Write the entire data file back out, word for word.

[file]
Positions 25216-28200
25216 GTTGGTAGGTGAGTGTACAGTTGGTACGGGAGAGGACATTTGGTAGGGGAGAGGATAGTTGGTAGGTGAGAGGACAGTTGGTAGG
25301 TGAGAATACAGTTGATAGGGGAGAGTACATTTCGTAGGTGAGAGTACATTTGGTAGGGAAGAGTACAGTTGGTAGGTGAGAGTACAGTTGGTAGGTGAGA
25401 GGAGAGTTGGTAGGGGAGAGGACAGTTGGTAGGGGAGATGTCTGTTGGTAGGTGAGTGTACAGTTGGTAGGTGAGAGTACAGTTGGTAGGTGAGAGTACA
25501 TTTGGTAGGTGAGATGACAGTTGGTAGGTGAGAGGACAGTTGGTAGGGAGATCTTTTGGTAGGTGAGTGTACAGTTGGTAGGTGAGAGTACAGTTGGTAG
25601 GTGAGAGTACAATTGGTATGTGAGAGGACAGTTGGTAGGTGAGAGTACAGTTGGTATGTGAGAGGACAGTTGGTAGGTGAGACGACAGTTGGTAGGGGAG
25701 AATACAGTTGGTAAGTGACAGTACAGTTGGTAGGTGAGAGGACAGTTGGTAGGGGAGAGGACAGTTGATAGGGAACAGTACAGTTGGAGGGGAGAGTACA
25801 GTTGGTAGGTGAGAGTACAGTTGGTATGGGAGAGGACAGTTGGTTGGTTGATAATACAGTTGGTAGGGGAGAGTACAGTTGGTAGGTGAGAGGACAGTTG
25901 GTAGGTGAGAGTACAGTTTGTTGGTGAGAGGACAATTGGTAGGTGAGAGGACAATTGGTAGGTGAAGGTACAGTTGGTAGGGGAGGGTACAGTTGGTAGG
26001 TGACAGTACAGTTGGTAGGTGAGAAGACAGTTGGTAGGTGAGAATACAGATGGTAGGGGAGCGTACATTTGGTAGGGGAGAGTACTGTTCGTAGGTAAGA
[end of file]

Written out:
Positions 25216-28200
25216 GTTGGTAGGTGAGTGTACAGTTGGTACGGGAGAGGACATTTGGTAGGGGAGAGGATAGTTGGTAGGTGAGAGGACAGTTGGTAGG
25301 TGAGAATACAGTTGATAGGGGAGAGTACATTTCGTAGGTGAGAGTACATTTGGTAGGGAAGAGTACAGTTGGTAGGTGAGAGTACAGTTGGTAGGTGAGA
25401 GGAGAGTTGGTAGGGGAGAGGACAGTTGGTAGGGGAGATGTCTGTTGGTAGGTGAGTGTACAGTTGGTAGGTGAGAGTACAGTTGGTAGGTGAGAGTACA
25501 TTTGGTAGGTGAGATGACAGTTGGTAGGTGAGAGGACAGTTGGTAGGGAGATCTTTTGGTAGGTGAGTGTACAGTTGGTAGGTGAGAGTACAGTTGGTAG
25601 GTGAGAGTACAATTGGTATGTGAGAGGACAGTTGGTAGGTGAGAGTACAGTTGGTATGTGAGAGGACAGTTGGTAGGTGAGACGACAGTTGGTAGGGGAG
25701 AATACAGTTGGTAAGTGACAGTACAGTTGGTAGGTGAGAGGACAGTTGGTAGGGGAGAGGACAGTTGATAGGGAACAGTACAGTTGGAGGGGAGAGTACA
25801 GTTGGTAGGTGAGAGTACAGTTGGTATGGGAGAGGACAGTTGGTTGGTTGATAATACAGTTGGTAGGGGAGAGTACAGTTGGTAGGTGAGAGGACAGTTG
25901 GTAGGTGAGAGTACAGTTTGTTGGTGAGAGGACAATTGGTAGGTGAGAGGACAATTGGTAGGTGAAGGTACAGTTGGTAGGGGAGGGTACAGTTGGTAGG
26001 TGACAGTACAGTTGGTAGGTGAGAAGACAGTTGGTAGGTGAGAATACAGATGGTAGGGGAGCGTACATTTGGTAGGGGAGAGTACTGTTCGTAGGTAAGA